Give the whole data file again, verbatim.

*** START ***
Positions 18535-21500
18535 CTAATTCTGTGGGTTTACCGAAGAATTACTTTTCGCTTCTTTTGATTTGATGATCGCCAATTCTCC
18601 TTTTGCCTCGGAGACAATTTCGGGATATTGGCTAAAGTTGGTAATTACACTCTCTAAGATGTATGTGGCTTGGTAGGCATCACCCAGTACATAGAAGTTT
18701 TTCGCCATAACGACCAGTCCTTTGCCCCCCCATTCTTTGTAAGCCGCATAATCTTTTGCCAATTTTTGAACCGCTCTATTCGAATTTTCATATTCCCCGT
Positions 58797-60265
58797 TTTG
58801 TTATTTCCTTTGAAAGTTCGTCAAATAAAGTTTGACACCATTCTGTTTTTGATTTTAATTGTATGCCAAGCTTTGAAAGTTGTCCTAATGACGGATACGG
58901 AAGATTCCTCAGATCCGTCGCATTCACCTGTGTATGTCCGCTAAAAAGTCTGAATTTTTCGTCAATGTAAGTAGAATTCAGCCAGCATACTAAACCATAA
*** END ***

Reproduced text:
Positions 18535-21500
18535 CTAATTCTGTGGGTTTACCGAAGAATTACTTTTCGCTTCTTTTGATTTGATGATCGCCAATTCTCC
18601 TTTTGCCTCGGAGACAATTTCGGGATATTGGCTAAAGTTGGTAATTACACTCTCTAAGATGTATGTGGCTTGGTAGGCATCACCCAGTACATAGAAGTTT
18701 TTCGCCATAACGACCAGTCCTTTGCCCCCCCATTCTTTGTAAGCCGCATAATCTTTTGCCAATTTTTGAACCGCTCTATTCGAATTTTCATATTCCCCGT
Positions 58797-60265
58797 TTTG
58801 TTATTTCCTTTGAAAGTTCGTCAAATAAAGTTTGACACCATTCTGTTTTTGATTTTAATTGTATGCCAAGCTTTGAAAGTTGTCCTAATGACGGATACGG
58901 AAGATTCCTCAGATCCGTCGCATTCACCTGTGTATGTCCGCTAAAAAGTCTGAATTTTTCGTCAATGTAAGTAGAATTCAGCCAGCATACTAAACCATAA